For Ateneo fans across generations, the traditional bonfire means much more

Nov 25, 2019

It was down to the last few minutes before Ateneo sealed their 16-0 sweep and emerged as champions for the 82nd season of the UAAP. By the time Blue Eagle big man Ange Kouame lit up the scoreboard with a massive dunk at 2:22 remaining, it was already clear: a massive bonfire celebration would happen that Saturday.

For many incoming freshmen, this would be their first. A lucky few even got to take pictures with some of members of the men’s basketball team. "They were pretty cool and they played really well. I’m now a fan," said Sheena Capinpin, who's currently taking BS ComTech, to SPIN Life. She couldn’t say that she was interested in basketball before, but her interest in the sport — and the league — were ignited during UAAP’s season 82. She was now looking forward to more seasons to come.

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Look up the word “dynasty”, the words “power” and “succession” appear — a fitting name for this year’s bonfire, which saw a three-peat championship, backed up by an undefeated season, cement the Mike Nieto-led squad’s spot in UAAP history. Right in time for the university’s 160th year, too.

At the Ateneo grade school parking lot, where the bonfire was being held, many alumni were present, as well as Atenean “families”, whose Blue Eagle bonds were passed from generation to generation. The team itself has at least two of those: Matt and Mike Nieto, whose father Jet also led his own squad to victories of their own back in 1987 and 1988.

While the Halagueñas may not have a basketball player (yet) in their family tree, they consider themselves as true-blue Ateneans. The men were homegrowns, while the women went to Loyola schools for college. Alana, one of the clan’s youngest members, says that as she was growing up, their family has never missed a bonfire and they used it as an opportunity to reunite. School spirit has constantly brought them together.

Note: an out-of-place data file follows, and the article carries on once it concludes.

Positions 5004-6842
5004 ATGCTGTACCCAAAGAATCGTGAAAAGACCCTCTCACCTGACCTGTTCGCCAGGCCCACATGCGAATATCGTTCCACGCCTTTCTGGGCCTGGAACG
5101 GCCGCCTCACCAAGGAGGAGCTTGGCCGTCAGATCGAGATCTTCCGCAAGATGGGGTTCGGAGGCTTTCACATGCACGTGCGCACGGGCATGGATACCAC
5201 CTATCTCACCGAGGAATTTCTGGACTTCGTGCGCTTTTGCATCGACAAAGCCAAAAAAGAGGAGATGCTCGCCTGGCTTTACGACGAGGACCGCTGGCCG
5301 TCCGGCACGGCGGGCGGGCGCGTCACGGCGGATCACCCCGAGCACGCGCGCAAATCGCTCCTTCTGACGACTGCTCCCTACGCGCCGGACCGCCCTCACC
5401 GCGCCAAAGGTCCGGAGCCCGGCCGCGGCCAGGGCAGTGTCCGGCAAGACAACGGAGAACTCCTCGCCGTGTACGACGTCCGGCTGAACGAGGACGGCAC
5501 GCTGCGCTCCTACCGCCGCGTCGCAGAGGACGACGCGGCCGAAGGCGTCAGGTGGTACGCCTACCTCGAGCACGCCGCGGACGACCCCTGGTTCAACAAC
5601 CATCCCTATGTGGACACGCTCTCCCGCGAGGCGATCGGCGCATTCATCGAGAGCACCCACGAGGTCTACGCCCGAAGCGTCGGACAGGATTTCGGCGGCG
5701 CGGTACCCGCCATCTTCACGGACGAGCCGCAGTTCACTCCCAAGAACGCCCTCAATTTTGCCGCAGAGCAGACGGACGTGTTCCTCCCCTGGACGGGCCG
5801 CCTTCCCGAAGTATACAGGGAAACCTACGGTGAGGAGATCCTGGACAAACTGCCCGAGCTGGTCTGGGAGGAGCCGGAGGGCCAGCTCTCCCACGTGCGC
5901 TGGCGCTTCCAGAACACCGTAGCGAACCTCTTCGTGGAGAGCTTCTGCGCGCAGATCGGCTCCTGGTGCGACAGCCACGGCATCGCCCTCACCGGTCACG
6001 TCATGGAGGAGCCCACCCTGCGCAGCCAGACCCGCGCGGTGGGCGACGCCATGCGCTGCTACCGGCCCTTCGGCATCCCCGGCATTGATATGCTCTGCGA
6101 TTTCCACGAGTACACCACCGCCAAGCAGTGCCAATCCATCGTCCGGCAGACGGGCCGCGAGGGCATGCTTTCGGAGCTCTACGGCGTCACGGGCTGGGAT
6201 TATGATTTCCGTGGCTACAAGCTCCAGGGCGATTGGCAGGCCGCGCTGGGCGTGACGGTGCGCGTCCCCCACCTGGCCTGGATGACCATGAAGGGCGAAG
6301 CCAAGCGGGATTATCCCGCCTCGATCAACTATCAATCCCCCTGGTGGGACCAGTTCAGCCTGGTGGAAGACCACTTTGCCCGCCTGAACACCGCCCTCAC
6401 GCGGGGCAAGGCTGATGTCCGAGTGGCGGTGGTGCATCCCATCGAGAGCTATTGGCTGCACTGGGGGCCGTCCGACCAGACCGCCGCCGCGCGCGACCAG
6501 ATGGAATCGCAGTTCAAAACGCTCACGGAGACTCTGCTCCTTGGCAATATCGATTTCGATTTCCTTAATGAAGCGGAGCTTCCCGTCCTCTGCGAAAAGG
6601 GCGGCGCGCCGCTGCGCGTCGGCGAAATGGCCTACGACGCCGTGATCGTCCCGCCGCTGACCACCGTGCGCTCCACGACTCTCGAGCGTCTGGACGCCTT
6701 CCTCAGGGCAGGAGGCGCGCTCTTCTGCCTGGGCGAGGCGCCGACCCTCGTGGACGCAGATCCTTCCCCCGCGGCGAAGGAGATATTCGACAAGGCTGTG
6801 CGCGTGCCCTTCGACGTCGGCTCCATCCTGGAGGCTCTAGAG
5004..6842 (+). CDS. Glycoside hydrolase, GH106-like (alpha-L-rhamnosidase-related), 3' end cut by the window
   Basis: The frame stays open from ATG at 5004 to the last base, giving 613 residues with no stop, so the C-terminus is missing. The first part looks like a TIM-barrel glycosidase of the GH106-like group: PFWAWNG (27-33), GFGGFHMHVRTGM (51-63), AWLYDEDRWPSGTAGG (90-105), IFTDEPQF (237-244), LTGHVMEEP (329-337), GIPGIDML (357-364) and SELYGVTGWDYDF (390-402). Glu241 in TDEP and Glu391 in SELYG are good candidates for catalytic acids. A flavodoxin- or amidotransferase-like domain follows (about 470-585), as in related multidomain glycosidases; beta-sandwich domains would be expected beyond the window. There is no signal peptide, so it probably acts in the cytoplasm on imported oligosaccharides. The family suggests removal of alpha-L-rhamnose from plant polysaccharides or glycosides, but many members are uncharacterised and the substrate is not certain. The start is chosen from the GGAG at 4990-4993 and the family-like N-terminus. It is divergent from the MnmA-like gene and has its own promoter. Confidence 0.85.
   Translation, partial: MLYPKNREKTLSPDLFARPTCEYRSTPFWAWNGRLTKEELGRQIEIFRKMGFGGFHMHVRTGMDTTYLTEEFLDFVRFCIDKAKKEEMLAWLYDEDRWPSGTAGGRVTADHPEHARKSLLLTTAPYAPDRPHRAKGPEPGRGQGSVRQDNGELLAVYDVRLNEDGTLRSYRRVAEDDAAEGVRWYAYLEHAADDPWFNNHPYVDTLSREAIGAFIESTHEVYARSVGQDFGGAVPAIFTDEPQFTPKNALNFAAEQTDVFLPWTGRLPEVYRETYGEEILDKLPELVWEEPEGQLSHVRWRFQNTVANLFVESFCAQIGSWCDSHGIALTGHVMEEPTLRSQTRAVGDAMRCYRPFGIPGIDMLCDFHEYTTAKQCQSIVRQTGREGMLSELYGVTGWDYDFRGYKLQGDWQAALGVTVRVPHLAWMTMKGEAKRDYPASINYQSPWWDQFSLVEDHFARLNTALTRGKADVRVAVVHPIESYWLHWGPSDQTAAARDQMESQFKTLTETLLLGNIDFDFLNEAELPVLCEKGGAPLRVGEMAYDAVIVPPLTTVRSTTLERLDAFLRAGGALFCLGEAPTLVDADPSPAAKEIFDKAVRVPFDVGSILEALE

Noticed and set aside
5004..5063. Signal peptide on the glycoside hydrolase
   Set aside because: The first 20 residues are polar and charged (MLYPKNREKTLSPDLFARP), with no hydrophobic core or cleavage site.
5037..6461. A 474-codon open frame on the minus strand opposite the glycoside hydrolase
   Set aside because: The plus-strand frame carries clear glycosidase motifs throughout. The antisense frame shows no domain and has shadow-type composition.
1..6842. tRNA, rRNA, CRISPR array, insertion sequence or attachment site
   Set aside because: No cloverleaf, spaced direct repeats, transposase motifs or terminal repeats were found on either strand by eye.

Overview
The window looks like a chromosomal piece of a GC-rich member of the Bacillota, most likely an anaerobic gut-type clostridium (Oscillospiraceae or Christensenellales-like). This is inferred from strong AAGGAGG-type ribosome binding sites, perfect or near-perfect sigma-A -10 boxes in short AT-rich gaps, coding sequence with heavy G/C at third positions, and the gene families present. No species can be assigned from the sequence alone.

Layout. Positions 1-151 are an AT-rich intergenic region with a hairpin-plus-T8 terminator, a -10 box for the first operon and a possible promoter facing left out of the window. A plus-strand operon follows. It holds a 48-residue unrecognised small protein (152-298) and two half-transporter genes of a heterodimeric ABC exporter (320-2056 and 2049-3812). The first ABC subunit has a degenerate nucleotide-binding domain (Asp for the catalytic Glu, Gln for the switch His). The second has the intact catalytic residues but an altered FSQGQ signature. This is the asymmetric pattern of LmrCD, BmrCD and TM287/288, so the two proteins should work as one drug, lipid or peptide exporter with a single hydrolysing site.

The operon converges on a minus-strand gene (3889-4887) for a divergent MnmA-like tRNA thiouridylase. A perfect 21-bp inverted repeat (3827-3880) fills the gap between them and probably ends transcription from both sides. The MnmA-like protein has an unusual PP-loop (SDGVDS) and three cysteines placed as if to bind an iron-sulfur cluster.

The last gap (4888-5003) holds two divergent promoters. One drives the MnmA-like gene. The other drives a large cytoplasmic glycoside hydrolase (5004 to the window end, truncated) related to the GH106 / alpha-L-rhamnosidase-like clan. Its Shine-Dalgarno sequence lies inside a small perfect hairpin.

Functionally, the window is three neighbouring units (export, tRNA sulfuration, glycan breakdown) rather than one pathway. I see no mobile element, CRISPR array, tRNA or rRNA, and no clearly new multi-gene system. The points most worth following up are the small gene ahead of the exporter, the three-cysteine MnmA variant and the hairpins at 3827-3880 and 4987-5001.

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"The bonfires signify camaraderie," said Butch Halagueña, among the clan patriarchs. "Even people from earlier batches go to support the current batch of athletes."

Alana added that she sees how much her whole family is grateful for everything that the Jesuit-run institution has given to them.

At last Saturday's bonfire, the community came together with the graduating Blue Eagles — Thirdy Ravena, Isaac Go, the Nieto twins, and Adrian Wong — to sing “A Song For Mary”.

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In this traditional hymn of the institution, sung after every UAAP basketball game, there’s a part that goes, “Eyes are dry at the last goodbye / This is the Ateneo way.” But with the Blue Eagle torch passed from team to team, from generation to generation, to light bonfires across the years, perhaps there never really is a final goodbye.

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